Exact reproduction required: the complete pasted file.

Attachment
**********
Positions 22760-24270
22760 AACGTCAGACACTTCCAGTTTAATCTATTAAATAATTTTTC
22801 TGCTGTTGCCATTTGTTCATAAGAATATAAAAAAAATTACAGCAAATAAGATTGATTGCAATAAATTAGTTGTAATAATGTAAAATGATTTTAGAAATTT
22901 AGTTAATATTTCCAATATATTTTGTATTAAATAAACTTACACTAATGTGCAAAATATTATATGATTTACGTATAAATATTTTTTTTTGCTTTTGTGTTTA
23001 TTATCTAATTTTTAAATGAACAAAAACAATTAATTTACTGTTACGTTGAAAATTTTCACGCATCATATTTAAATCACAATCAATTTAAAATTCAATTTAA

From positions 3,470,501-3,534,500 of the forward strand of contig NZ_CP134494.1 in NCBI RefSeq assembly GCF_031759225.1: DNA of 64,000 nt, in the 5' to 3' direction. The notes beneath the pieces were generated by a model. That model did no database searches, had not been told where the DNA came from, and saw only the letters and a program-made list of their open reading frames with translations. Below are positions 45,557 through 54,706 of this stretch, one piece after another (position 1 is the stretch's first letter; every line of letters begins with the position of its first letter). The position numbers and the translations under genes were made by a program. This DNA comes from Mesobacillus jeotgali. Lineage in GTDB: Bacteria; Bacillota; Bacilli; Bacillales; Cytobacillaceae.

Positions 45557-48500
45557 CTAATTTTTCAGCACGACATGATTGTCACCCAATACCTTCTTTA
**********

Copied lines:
Positions 22760-24270
22760 AACGTCAGACACTTCCAGTTTAATCTATTAAATAATTTTTC
22801 TGCTGTTGCCATTTGTTCATAAGAATATAAAAAAAATTACAGCAAATAAGATTGATTGCAATAAATTAGTTGTAATAATGTAAAATGATTTTAGAAATTT
22901 AGTTAATATTTCCAATATATTTTGTATTAAATAAACTTACACTAATGTGCAAAATATTATATGATTTACGTATAAATATTTTTTTTTGCTTTTGTGTTTA
23001 TTATCTAATTTTTAAATGAACAAAAACAATTAATTTACTGTTACGTTGAAAATTTTCACGCATCATATTTAAATCACAATCAATTTAAAATTCAATTTAA

From positions 3,470,501-3,534,500 of the forward strand of contig NZ_CP134494.1 in NCBI RefSeq assembly GCF_031759225.1: DNA of 64,000 nt, in the 5' to 3' direction. The notes beneath the pieces were generated by a model. That model did no database searches, had not been told where the DNA came from, and saw only the letters and a program-made list of their open reading frames with translations. Below are positions 45,557 through 54,706 of this stretch, one piece after another (position 1 is the stretch's first letter; every line of letters begins with the position of its first letter). The position numbers and the translations under genes were made by a program. This DNA comes from Mesobacillus jeotgali. Lineage in GTDB: Bacteria; Bacillota; Bacilli; Bacillales; Cytobacillaceae.

Positions 45557-48500
45557 CTAATTTTTCAGCACGACATGATTGTCACCCAATACCTTCTTTA